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Crude Calls Surge a Second Day as Syria Concern Sparks Oil Rally

Crude oil calls surged for a second day as futures reached a two-year high on concern that Middle East oil shipments will be curtailed if the U.S. and its allies strike Syria.

Implied volatility of October calls protecting against a 10 percent rise in futures prices on the New York Mercantile Exchange jumped to 34.02 percent at 3:25 p.m. from 29.16 yesterday and 22.73 percent Aug. 26.

The most active options in electronic trading today were October $125 calls, which rose 17 cents to 31 cents a barrel at 3:33 p.m. on volume of 5,870 contracts. October $115 calls were the second-most active, advancing 46 cents to $1.25 a barrel on volume of 5,035 lots traded.

“There’s two kinds of buyers of these,” said Phil Flynn, senior market analyst at Price Futures Group in Chicago. “One is buying cheap insurance for the worst-case scenario. The others are speculators buying out-of-the-money options thinking they can double their money or triple their money if there is a spike and walk away.”

At-the-money volatility for October options, a measure of expected futures swings and a key gauge of value, was 28.05 percent, the highest level this year, up from 24.67 percent yesterday. Volatility for puts covering a 10 percent drop climbed to 28.16 percent after being little changed at 25.89 percent yesterday.

“There’s still definitely a lot of concern and a lot of people that want to be protected from a spike in price,” Flynn said. “Now, options players that were looking at covering the upside risks yesterday are trying to protect from some of the downside risks that after the attack prices would fall.”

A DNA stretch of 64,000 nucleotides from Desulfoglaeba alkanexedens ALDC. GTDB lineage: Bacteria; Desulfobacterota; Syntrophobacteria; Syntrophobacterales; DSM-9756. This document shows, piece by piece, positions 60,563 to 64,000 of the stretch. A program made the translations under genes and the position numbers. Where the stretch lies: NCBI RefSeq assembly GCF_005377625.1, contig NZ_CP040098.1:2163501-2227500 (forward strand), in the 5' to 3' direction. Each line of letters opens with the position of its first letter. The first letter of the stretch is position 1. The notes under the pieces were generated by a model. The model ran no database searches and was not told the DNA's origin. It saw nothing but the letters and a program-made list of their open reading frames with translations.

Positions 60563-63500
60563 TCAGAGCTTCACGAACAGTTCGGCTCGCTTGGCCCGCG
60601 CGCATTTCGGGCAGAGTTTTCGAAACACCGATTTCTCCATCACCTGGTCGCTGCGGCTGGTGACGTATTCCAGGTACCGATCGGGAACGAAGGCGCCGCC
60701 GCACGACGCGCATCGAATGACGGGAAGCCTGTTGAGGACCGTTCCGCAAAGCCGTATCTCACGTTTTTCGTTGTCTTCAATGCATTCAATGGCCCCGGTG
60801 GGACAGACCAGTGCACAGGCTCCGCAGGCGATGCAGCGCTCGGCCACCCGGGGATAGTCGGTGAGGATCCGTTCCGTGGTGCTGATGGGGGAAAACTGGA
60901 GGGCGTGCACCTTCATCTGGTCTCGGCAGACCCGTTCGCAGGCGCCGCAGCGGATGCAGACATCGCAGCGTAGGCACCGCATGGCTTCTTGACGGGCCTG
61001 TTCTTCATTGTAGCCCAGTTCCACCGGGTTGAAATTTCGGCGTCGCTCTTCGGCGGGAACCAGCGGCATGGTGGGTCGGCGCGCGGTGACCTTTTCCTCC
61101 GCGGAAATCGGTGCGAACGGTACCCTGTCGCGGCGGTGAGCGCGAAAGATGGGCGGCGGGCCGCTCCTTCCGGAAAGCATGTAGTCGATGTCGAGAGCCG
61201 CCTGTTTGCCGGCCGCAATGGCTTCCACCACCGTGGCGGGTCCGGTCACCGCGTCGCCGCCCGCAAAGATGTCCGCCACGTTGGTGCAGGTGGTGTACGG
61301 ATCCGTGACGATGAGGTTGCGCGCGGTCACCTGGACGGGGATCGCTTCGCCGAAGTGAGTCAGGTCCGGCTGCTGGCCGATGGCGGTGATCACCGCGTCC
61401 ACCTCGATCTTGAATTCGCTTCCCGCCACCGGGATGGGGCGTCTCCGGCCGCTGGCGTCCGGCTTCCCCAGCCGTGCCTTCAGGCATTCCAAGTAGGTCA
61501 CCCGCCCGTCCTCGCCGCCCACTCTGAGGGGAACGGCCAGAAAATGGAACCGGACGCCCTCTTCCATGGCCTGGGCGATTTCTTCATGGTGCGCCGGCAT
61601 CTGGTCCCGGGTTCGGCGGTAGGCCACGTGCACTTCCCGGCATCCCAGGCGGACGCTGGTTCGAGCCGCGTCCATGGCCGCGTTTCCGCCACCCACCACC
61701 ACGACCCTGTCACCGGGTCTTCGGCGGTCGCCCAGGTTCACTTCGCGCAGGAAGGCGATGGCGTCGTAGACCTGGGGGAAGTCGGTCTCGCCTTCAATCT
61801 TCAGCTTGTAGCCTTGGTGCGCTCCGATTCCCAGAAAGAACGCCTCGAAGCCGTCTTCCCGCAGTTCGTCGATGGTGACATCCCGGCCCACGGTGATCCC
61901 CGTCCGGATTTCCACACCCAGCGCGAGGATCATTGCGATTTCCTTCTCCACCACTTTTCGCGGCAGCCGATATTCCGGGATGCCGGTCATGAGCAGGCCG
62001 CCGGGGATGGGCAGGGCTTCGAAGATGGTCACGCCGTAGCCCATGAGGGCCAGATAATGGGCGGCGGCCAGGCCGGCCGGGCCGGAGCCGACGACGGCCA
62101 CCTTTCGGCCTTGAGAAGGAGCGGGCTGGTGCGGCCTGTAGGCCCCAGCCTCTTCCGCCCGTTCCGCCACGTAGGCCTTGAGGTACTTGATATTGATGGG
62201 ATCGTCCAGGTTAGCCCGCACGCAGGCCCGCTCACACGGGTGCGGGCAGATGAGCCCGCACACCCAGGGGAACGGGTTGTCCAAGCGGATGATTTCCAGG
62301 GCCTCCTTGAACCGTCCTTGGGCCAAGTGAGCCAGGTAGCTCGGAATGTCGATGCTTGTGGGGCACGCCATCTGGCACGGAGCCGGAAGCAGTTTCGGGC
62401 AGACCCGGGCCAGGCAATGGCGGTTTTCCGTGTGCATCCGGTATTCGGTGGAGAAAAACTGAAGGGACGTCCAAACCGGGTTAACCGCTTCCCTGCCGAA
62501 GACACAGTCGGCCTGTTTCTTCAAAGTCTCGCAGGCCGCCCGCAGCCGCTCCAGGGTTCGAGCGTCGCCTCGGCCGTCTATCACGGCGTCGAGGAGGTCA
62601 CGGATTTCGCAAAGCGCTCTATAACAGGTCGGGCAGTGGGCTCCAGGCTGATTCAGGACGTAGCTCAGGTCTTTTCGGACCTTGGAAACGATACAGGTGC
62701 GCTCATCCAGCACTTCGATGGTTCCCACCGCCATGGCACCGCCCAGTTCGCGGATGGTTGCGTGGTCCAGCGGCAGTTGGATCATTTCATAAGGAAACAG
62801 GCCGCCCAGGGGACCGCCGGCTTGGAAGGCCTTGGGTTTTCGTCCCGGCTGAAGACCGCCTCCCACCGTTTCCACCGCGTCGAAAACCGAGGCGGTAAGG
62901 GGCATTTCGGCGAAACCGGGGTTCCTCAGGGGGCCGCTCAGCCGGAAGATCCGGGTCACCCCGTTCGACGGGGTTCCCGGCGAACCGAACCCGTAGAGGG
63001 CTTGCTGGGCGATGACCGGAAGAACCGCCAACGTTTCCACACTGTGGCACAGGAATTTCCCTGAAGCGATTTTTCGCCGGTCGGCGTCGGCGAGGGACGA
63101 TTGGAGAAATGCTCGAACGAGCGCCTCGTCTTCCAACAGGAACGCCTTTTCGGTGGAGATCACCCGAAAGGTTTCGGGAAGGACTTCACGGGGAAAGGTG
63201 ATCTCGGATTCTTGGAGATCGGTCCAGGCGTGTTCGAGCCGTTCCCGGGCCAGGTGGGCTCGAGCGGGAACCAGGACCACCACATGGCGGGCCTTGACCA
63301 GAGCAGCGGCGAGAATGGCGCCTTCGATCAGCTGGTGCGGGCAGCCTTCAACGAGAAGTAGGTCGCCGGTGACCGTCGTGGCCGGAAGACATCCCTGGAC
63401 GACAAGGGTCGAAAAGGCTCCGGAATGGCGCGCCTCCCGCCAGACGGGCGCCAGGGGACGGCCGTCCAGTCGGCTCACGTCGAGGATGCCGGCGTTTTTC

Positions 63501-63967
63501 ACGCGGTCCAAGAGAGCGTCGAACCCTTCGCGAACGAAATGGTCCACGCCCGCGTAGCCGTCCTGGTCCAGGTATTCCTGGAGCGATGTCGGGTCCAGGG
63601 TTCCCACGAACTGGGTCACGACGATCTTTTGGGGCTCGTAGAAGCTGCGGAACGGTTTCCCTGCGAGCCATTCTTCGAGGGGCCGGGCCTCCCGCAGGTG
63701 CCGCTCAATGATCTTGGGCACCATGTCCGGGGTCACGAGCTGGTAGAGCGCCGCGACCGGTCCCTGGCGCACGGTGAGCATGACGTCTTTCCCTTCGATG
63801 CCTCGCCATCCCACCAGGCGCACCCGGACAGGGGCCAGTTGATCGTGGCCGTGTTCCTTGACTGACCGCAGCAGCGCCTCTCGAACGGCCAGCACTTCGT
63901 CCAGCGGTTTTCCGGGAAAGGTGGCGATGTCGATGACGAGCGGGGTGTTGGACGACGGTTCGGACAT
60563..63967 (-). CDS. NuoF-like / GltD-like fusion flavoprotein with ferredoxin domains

West Texas Intermediate crude for October delivery increased $1.09 to $110.10 a barrel on the Nymex, the highest settlement since May 3, 2011.

The U.S. and the U.K. said today they are prepared to take military action against Syria without authorization from the United Nations Security Council. After Russia objected to a UN resolution offered by the U.K. authorizing action to protect civilians, a State Department spokeswoman said the U.S. will take “appropriate” action without the international body’s approval.

Calls accounted for 57 percent of electronic trading volume, and made up five of the six most-active contracts. In the previous session, bullish bets made up 61 percent of the 226,077 lots traded.

October $125 calls were also the most-active options yesterday with 10,059 contracts changing hands as they gained 11 cents to 14 cents a barrel. October $115 calls, the next-most active, rose 62 cents to 79 cents on 9,769 lots.

Open interest was highest for December $80 puts, with 40,059 contracts. Next were December $90 puts with 36,543 lots and December $100 calls with 34,801.

The exchange distributes real-time data for electronic trading and releases information the next business day on open-outcry volume, where the bulk of options activity occurs.

To contact the reporter on this story: Barbara Powell in Dallas at bpowell4@bloomberg.net

To contact the editor responsible for this story: Dan Stets at dstets@bloomberg.net

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